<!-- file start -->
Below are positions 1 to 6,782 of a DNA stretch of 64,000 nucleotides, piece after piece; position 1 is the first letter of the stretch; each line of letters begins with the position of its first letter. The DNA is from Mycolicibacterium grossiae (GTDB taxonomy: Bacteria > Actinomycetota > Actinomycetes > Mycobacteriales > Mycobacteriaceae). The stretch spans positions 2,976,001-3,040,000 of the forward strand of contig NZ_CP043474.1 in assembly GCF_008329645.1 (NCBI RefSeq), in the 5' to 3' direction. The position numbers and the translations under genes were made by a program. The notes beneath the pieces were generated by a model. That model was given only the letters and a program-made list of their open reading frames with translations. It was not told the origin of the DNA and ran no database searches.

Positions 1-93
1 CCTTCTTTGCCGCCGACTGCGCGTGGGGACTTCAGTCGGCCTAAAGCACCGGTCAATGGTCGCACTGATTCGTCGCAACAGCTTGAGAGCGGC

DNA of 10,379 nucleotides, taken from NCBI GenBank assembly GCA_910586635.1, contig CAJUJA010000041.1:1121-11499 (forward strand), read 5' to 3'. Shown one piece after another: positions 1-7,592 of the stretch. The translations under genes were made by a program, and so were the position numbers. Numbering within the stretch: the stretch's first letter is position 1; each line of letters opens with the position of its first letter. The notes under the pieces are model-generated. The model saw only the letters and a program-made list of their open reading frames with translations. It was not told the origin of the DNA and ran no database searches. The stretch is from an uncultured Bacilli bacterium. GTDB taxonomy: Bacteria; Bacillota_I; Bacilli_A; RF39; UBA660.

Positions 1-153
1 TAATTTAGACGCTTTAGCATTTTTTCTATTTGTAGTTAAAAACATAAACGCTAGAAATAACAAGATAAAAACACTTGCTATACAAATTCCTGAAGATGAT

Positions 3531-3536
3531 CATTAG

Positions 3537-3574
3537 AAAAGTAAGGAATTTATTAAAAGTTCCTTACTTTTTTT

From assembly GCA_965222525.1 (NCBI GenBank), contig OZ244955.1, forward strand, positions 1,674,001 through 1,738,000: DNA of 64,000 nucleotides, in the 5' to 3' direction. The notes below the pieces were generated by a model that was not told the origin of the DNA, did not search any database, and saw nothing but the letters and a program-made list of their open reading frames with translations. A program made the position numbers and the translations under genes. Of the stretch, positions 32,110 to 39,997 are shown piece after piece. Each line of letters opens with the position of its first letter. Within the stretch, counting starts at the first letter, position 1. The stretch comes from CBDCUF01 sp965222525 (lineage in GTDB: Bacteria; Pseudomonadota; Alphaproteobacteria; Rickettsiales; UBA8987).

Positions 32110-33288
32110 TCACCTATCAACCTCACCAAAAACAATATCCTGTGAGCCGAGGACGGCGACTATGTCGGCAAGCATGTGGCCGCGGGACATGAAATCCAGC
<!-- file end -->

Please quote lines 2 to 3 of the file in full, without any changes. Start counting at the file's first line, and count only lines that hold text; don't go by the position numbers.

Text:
Positions 1-93
1 CCTTCTTTGCCGCCGACTGCGCGTGGGGACTTCAGTCGGCCTAAAGCACCGGTCAATGGTCGCACTGATTCGTCGCAACAGCTTGAGAGCGGC